The extracellular solution (ECS) contained (mM): 138 NaCl, 4 KCl, 1 MgCl2, 1.8 CaCl2, 10 HEPES, 5.6 glucose, pH 7.4 with NaOH. The intracellular solution contained (mM): 60 KCl, 70 KF, 15 NaCl, 5 EGTA, 5 HEPES, pH 7.2 with KOH. Cell suspension in extracellular solution was dispensed into an IonFlux plate.
Experimental Procedures: The IonFlux plate layout consists of patterns of twelve wells; two wells contain intracellular solution (cytosolic compartment), one contains extracellular solution (ECS) plus cells, eight contain ECS plus varying concentrations of GABA and modulators, and one well is for waste collection. Cells are captured from suspension by applying suction to microscopic channels in ensemble recording arrays. Once the array is fully occupied, the applied suction breaks the cell membranes of captured cells, establishing whole cell voltage clamp. For compound applications, pressure is applied to the appropriate compound wells, introducing the compound into the extracellular solution rapidly flowing over the cells. For recording currents, cell arrays were voltage clamped at holding potential of -80mV.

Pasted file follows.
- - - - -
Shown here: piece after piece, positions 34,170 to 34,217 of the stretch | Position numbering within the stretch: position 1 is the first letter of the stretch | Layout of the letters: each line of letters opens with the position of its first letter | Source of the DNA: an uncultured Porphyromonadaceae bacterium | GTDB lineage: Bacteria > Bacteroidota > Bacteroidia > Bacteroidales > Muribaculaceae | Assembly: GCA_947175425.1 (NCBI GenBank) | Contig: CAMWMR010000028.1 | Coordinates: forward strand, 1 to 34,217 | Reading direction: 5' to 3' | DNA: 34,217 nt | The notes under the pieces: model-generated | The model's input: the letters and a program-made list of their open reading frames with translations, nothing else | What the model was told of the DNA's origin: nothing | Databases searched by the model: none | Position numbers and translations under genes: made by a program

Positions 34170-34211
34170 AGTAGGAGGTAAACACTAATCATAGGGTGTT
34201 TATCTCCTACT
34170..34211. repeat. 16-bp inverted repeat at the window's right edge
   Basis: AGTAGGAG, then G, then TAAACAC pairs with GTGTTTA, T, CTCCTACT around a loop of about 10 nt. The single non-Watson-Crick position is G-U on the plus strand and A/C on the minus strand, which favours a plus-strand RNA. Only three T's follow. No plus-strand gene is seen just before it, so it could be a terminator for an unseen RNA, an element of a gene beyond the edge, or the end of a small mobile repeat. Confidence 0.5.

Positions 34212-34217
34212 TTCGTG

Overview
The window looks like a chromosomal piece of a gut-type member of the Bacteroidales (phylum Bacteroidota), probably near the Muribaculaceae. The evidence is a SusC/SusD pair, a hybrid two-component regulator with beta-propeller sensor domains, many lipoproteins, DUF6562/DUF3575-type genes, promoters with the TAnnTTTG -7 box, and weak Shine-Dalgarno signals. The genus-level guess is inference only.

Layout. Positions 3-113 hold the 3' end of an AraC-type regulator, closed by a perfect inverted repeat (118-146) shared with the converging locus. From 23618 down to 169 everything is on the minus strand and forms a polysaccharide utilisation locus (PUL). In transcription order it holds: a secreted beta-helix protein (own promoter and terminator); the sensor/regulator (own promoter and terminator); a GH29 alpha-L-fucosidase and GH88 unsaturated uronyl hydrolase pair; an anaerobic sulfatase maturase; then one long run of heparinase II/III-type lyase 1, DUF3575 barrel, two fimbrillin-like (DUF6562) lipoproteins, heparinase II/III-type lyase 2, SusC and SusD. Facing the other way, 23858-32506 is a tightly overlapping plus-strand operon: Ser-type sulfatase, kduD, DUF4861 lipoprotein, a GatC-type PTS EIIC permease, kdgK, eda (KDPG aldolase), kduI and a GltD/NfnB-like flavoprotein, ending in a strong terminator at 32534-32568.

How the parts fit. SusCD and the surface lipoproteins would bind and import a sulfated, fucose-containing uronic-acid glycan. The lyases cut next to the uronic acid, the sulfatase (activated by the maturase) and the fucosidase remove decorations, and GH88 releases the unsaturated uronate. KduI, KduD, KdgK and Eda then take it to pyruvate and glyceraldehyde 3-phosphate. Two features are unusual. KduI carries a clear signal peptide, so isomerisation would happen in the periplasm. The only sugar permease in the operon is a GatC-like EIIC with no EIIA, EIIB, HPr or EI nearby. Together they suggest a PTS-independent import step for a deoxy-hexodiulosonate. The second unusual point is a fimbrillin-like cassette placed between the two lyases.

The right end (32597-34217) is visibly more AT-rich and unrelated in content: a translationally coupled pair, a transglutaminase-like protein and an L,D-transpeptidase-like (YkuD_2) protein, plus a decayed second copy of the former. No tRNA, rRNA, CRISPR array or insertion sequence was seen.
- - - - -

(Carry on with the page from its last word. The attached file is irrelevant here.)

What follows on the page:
Compounds: GABA was dissolved in deionized water to make a 10mM stock solution. This solution was serially diluted into ECS buffer. The highest concentration of GABA exposed to the cells was 100µM. Benzodiazepine analog Hz166 was dissolved as a 10mM solution in DMSO and serial diluted in ECS. The highest DMSO concentration was <1%. Vehicle control measured at the same DMSO concentration showed no significant response.
Data analysis and graphical presentation was performed using a combination of IonFlux software, Microsoft Excel, and GraphPrism. Data is shown with EC50 values.
A half plate experiment with α1-β3-γ2 GABAA receptor subtype transiently transfected cells showed a significant response when treated with GABA concentrations between 0.5-100 µM in comparison with cells only exposed to extracellular solution (Figure 2). The current sweeps of one experiment are depicted in Figure 2B showing saturation at GABA concentrations higher than 30 µM, while a concentration as low as 0.5 µM GABA already induced an inward Cl- current of 3000 pA. The determined GABA EC50 value for this cell ensemble was 2.10 µM (Figure 3B). This value corresponds with the reported EC50 value of 3.29 µM for transiently transfected HEK293 cells using a manual patch-clamp assay (2). All traps yielded an excellent seal resistance that averaged ~3.75MΩ per ensemble (Figure 4) with comparable signals across a half plate. The success rate of the assay defined as detectable current (>1000pA) was 100% and subsequent assays yielded similar results. Peak currents in response to GABA ranged from 3 - 14nA.